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OMG, I just noticed the biggest problem is with the newest redesign:  look at the mouth slit...!!!  It's designed with the side edges slanting outward (like the outside of a V) running parallel with slanted edges of the faceplate. That creates a SMILE effect.  I knew it wasn't my imagination that they seemed happy and not menacing.



Geez, man!  If they wanted to return to the impassive features of the classic cybermen from the black and white serials, HOW did the designers allow this smile to be worked into their tin soldiers????


1 month, 1 week ago on Cybermen Invade London (Again!)

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@A Friend of the Ood @OttoVonBismarck  That too.  But one of the biggest reasons Michael Grade (the big cheese at the BBC) didn't like it is because the production value was laughable next to STAR WARS, which had raised the bar VERY high in the special effects department.  Look it up. Michael Grade is on record for saying that.  And he says it to this day -- indicating he's glad he canceled it because the look of modern WHO is far and away superior to the final years of the classic series.

1 month, 1 week ago on How Far Into Darkness will the 12th Doctor Take Us?

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@Planet of the Deaf @supermoff   I'm not sure who feels what anymore.


I can only speak for myself.  The Doctor himself should not be dark:  he should just NOT be a childish man-boy like Matt Smith was -- frequently hamming it up as if he were doing a performance for 3 year old year old kids. 


No, it's the SHOW that needs to be DARKER. The Daleks need to EXTERMINATE people again. 


Characters MUST DIE and STAY DEAD and not come back from sealed off dimensions: unlike Rory, Captain Jack Harkness and Rose.  When Ianto died in CHILDREN OF EARTH, that was heart-breaking and dramatic.... and although it enraged us, it MADE US FEEL EMOTION because he stayed dead. 


That's what modern sci-fi on TV does: it incorporates the structures of drama into the story-telling, making it appealing to everyone (not just fan-boys) because everyone can relate to loss and pain. That's why THE GIRL IN THE FIREPLACE ranks so high on every survey ranking of DW's episodes:  because Madame de Pompadour does NOT get to travel the stars with her Lonely Angel.  The Doctor's heart is broken when he sees her coffin leaving Versailles.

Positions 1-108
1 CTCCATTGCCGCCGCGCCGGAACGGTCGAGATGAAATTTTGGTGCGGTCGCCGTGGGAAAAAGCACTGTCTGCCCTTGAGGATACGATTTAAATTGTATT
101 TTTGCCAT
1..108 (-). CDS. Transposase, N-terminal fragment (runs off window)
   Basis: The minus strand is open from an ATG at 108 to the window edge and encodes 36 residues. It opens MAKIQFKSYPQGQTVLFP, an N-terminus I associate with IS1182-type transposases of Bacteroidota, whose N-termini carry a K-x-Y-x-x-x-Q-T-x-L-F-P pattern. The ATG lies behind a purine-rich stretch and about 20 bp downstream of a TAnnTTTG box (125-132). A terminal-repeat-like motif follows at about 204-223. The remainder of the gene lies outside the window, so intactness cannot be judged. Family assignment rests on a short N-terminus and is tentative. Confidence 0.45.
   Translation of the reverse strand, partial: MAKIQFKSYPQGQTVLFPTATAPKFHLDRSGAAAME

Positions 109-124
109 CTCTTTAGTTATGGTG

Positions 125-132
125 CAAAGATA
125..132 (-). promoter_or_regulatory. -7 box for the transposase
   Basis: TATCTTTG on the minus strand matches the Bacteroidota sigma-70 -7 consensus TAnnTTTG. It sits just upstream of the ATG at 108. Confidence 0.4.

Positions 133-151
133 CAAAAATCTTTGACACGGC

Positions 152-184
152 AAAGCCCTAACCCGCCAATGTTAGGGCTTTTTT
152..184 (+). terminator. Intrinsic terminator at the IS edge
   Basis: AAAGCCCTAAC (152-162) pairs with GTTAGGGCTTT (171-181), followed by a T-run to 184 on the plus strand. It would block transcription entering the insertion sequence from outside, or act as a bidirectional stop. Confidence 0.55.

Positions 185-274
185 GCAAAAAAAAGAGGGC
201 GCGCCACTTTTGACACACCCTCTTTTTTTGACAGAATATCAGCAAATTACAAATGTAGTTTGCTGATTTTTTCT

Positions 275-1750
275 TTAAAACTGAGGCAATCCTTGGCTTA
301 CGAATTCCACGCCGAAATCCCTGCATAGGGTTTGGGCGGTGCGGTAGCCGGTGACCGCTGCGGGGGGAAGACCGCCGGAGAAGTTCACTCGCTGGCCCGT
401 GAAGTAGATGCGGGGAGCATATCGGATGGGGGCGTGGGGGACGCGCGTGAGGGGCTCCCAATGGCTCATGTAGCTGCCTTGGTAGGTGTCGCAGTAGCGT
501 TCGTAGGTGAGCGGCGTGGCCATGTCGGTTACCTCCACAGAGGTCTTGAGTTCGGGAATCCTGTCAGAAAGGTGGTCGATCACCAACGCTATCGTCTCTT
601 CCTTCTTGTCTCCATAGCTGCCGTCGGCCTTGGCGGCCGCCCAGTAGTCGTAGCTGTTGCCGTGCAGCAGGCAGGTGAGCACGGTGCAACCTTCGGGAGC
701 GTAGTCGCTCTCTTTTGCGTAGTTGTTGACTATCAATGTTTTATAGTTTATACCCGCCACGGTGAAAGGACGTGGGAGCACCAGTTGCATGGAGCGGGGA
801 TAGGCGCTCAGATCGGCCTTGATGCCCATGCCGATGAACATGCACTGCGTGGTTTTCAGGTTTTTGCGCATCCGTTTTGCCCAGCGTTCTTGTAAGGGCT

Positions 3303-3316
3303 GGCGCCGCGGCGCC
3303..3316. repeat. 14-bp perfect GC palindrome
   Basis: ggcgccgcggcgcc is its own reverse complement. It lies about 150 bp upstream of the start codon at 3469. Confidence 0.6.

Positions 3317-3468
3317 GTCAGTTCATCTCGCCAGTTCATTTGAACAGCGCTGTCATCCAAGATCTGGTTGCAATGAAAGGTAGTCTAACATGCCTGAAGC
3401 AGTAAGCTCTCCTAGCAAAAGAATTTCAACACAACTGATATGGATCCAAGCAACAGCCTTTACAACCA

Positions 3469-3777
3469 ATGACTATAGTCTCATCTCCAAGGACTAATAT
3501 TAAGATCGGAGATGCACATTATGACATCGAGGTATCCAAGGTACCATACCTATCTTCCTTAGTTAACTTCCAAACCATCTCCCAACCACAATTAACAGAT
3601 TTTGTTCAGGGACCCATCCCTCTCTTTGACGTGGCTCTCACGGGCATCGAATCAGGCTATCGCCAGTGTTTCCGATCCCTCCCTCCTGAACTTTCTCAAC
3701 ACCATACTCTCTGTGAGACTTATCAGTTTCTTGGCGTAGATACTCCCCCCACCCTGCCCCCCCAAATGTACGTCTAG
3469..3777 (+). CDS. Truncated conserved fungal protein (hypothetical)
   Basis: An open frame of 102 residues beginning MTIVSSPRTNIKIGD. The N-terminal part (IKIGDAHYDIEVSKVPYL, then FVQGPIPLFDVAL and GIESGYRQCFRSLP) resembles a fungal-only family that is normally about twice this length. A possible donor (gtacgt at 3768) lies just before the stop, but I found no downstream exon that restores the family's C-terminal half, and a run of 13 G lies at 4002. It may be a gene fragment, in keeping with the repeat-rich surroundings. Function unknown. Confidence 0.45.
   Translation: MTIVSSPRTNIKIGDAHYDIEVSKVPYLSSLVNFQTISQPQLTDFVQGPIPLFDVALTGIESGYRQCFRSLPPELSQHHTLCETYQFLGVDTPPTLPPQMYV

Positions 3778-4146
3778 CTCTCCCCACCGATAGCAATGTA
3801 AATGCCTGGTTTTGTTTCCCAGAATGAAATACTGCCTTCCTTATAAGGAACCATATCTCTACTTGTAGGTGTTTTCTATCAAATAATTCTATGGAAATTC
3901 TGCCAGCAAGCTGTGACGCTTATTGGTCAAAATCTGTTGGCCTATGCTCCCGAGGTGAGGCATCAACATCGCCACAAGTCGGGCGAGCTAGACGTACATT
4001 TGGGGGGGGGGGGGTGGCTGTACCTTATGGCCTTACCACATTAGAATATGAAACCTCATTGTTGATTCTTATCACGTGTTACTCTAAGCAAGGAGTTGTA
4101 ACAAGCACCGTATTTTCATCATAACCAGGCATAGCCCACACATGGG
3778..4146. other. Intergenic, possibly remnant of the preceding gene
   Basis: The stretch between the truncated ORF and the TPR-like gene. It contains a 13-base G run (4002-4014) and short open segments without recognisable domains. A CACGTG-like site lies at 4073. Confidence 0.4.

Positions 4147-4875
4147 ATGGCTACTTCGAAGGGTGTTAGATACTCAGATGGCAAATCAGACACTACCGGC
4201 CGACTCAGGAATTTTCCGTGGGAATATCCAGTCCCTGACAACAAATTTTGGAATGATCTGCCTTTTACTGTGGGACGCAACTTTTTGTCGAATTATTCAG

There's no happy ending in TGITF but it we are enraptured with it because we watched the two characters grow and fall in love:  we got a rich, satisfying, mature and DARK tale of love, loss and pain.  We finally got to see what the Doctor goes through as he outlives the companions he travels with:  and in seeing this, we got a good look into the Doctor's psyche and we understood why he leaves his companions, why he tries to act indifferent and aloof at times.  


Doctor Who also needs to DARKEN by ramping up the horror factor again:  like when Dr. Constantine morphed into the gas-mask creature or the characters became infected by the Flood....   These are gritty moments that shock and terrify.


If Doctor Who doesn't DARKEN during Capaldi tenure, we can take away the expression that is linked to this show:  "hiding behind the sofa".  Instead, we can say, "laughing out loud on the sofa at the silly show on telly".


1 month, 1 week ago on How Far Into Darkness will the 12th Doctor Take Us?

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@OttoVonBismarck Not true. Darkening the show during McCoy's era was putting the final nail in the coffin:  poor production values stood in stark contrast to STAR WARS and made the show laughable.

Making the show darker and scarier for the start of the TOM BAKER era made the show more popular than it had ever been before or since.  It attracted the college crowd because of the Gothic Horror and more heterosexual dads tuned in because of a certain female warrior companion wearing a loin cloth.  Kids hid extra long behind the sofa as the body horror component was ratchetted up. 

The violence, horror, rivetting drama from Rob Holmes and TOM BAKER came together in a perfect storm that made Doctor Who go international.  And it's fear factor was SO great that a moral crusade was launched against the show by one Mary Whitehouse.  Her influence forced the brass at the BBC to order the show to be toned down and be made more for kids.  That was when the declining viewing figures started happening and Doctor Who became a pale shadow of its former self.... until eventual cancellation.